You may notice along the way that there is some mold or other goodies growing in the pot, though I did not run into this problem having covered the surface with cling wrap (mold is a surface phenomenon).  Just scoop it off and you should be good to go.  However, I cannot personally vouch for the harmlessness of every microorganism which might be present.  I have never heard of someone getting sick from sour mashing,  but proceed at your own risk, especially if you are immune-compromised.  I tend to believe it is safe so long as the mash begins to sour relatively quickly, as most organisms which can make you sick generally do not grow in acidic conditions, and this is the way that foods have been pickled and preserved for thousands of years.  But again, I am no expert in any sort of illness and can make no guarantee of its safety.

When it has hit a level of tartness you are happy with- probably after two or three days- run off your mash, pour it through a brew-in-a-bag bag, or use whatever other method you like, and finish your brew as normal.  Sean notes in his blog post that his boils usually foam up like crazy so be on the lookout, but I didn’t notice any more foam than normal, even with a grain bill relatively heavy in wheat and rye.  After boiling and fermenting, all the nasty aromas and flavors will disappear, yielding a beer with that classic yogurty lactic twang.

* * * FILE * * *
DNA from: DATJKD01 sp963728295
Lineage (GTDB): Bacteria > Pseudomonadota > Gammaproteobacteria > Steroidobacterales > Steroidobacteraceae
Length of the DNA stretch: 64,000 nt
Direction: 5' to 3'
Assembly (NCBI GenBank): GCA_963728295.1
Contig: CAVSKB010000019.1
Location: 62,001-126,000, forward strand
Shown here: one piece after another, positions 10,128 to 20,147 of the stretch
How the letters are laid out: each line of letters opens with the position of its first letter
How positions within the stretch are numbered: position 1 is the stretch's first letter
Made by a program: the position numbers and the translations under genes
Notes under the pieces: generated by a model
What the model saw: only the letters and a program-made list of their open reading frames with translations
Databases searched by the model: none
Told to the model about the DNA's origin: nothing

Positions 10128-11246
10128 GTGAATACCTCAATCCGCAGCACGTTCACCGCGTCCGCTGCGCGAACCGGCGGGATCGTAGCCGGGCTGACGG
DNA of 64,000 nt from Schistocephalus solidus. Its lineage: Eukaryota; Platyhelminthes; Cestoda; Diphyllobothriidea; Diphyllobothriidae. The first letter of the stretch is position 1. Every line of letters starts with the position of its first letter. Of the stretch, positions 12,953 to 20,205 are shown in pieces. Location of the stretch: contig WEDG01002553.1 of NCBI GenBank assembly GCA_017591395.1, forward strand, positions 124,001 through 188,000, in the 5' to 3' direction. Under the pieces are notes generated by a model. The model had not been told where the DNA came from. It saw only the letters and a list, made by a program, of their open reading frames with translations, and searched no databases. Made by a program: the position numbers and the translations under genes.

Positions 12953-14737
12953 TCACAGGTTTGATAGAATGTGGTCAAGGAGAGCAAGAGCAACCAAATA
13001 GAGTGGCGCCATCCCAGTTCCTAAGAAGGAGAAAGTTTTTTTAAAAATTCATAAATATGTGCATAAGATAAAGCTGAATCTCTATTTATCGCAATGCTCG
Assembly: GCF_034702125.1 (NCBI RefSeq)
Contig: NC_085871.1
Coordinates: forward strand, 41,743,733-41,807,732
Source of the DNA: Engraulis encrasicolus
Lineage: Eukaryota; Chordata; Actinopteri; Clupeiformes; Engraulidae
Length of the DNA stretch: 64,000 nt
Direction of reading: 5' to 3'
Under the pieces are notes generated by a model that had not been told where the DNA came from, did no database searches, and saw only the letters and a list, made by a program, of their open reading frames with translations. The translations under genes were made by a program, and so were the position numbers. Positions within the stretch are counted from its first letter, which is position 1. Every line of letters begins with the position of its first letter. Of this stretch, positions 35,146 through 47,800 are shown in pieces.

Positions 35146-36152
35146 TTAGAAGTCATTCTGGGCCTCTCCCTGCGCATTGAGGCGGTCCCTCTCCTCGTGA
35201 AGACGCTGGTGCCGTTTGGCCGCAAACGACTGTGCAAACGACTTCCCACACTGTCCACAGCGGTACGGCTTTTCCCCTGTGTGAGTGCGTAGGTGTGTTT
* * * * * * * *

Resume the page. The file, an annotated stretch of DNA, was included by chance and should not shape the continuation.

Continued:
[2014.02.06 UPDATE: In the 3 Feb 2014 episode of Brew Strong, they mention acidifying the mash to pH 4.5 after the saccrification rest, right before adding the whole grain kernels.  In conjunction with keeping oxygen out, this will help to limit the possibility of other undesirable bugs taking hold and avoiding some of the risk of purely wild fermentations, including some of the bad funky flavors.  An alternate method is to mash, pasteurize, cool, pitch a good lacto culture, then go on with the boil after a day or two.  This kills most everything on the grain/ in the mash and ensures the bugs left are only those added.  This still maintains the advantage of not contaminating the rest of your equipment, and is a nice compromise method.]

[2014.08.20 UPDATE: I’ve since soured (har har har) on using this method.  After some reflection, its a fun experiment, I just don’t think this is the route to the best sour beer possible.  If you really want to do a wild fermentation, a method detailed over at Ryan Brews seems to have promise (though I have yet to try it).  Otherwise, doing a primary fermentation with a known good culture of mixed microbes is probably the best route.]

Batch Size: 2 gal/ 7.6 L